Rolling the R's by R. Zamora Linmark

Decent Essays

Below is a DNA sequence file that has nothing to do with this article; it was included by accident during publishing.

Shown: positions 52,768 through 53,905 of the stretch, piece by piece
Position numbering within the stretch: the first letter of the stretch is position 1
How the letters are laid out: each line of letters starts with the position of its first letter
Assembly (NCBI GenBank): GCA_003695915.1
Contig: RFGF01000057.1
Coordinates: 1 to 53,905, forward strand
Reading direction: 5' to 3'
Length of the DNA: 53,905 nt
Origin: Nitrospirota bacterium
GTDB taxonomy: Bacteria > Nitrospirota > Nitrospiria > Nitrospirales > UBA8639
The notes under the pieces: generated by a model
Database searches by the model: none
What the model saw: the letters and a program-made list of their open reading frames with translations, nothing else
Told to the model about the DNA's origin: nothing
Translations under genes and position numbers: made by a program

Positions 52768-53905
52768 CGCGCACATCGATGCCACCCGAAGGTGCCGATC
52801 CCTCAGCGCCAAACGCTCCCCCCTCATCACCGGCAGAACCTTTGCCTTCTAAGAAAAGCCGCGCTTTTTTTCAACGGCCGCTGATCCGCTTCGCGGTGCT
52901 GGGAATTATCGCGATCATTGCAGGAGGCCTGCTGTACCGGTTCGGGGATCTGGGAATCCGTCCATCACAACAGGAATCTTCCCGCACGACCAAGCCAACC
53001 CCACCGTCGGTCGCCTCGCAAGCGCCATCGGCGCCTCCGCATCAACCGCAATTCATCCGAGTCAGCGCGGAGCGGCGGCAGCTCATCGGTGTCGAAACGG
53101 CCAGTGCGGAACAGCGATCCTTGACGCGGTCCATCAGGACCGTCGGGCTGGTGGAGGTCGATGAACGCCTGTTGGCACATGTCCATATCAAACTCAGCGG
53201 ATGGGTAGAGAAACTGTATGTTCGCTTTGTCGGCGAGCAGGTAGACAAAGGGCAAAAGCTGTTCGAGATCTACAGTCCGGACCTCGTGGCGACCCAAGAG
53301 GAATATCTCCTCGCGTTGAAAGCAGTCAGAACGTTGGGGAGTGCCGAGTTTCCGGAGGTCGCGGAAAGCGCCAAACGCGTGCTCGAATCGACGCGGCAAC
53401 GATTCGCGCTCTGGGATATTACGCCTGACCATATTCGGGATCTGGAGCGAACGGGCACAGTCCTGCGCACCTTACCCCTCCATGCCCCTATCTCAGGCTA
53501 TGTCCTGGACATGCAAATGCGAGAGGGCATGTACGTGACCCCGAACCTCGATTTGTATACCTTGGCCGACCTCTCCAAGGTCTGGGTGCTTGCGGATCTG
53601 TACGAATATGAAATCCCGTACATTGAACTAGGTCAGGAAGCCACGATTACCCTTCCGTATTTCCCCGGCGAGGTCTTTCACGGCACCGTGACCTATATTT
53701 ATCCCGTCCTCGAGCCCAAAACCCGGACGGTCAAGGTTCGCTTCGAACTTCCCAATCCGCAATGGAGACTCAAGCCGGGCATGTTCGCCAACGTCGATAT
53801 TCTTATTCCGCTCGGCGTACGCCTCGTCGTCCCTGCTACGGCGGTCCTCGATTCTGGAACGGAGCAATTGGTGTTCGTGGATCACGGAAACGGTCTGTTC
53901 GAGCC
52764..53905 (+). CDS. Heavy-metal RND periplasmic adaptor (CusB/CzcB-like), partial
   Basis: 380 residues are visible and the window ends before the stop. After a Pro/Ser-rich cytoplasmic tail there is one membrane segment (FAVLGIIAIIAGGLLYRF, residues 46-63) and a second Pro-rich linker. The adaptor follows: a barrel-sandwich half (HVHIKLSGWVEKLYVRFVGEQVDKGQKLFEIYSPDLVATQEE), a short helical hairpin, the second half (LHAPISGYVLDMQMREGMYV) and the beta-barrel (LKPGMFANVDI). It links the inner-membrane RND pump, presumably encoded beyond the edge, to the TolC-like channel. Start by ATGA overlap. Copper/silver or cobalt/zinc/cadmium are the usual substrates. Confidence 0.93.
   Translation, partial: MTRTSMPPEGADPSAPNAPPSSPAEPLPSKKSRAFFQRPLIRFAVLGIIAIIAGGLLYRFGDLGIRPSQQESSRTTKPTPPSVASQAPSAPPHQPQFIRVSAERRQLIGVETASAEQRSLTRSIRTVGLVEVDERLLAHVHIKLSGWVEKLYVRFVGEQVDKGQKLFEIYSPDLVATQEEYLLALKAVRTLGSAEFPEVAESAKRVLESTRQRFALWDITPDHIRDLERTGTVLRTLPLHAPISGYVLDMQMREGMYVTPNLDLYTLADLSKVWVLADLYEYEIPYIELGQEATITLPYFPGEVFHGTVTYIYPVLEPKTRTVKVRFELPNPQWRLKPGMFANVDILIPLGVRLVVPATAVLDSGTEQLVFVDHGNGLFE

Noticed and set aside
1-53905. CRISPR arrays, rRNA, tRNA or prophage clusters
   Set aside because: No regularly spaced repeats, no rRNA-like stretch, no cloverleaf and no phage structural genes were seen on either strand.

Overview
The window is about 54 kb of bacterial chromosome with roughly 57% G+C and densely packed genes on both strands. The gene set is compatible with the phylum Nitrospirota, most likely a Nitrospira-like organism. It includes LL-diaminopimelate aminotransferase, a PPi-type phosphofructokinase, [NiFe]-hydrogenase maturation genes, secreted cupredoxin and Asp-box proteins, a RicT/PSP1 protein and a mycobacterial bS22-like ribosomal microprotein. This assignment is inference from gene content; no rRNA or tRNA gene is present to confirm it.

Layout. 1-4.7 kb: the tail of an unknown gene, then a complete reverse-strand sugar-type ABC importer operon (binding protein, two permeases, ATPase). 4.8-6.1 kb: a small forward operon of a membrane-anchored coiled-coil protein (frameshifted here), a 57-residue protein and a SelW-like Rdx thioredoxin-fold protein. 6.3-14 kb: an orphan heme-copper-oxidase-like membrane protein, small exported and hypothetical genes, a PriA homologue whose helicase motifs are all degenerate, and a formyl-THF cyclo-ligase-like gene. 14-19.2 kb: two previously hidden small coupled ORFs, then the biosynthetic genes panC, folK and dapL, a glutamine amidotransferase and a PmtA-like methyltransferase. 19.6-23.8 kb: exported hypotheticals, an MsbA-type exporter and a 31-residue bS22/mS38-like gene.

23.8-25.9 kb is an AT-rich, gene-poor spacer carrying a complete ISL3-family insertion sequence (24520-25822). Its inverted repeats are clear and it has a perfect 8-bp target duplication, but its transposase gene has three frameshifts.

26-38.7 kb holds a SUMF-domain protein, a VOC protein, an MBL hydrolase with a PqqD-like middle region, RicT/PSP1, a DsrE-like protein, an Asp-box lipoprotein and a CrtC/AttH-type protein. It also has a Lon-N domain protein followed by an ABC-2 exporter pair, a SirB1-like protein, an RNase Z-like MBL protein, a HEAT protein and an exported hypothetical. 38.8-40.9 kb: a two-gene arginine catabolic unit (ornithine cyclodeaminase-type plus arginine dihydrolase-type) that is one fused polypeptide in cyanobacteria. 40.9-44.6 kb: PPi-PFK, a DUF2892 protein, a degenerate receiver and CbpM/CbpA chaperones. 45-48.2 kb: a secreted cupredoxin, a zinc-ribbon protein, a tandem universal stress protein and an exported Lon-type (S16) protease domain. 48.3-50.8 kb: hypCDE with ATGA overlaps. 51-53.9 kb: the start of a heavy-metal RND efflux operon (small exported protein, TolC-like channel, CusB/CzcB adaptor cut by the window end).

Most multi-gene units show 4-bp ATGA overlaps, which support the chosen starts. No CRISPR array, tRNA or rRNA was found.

“No… we have a daughter, and I don’t want to break a holy vow” (Linmark 94). This is a perfect example of how religion has oppressed these people over time. Furthermore, this may contribute to the extreme discourse between the parents and the children throughout the novel. The children can see how religion has affected their parents as they are virtually brainwashed by their spiritual beliefs and the children wish to avoid the oppressions of this institution. They do so by using their language to rewrite traditional Catholic litany and hymns invoking other “cultural” saints to paint a picture of their lives and the lack of God’s presence that they feel. The education system serves to be another oppressive institution as the teachers purposely alienate the Asian American students from the others. Instead of being seen as unique for being first-generation citizens, they are viewed as being deviants and hassles. The teachers, though some have Asian roots, refuse to understand the struggle or lifestyle of these children who have come from immigrant families. This is seen when Florante talks about Mrs. Takara saying she is, “A Japanese and an American wrestling in one mind. He says that her American upbringing has blinded her from reading between the lines of the history textbooks where silent people choke from invisibility and humiliation” (Linmark 49). This mindset definitely results in the obvious racist undertones that are evident throughout the education system.
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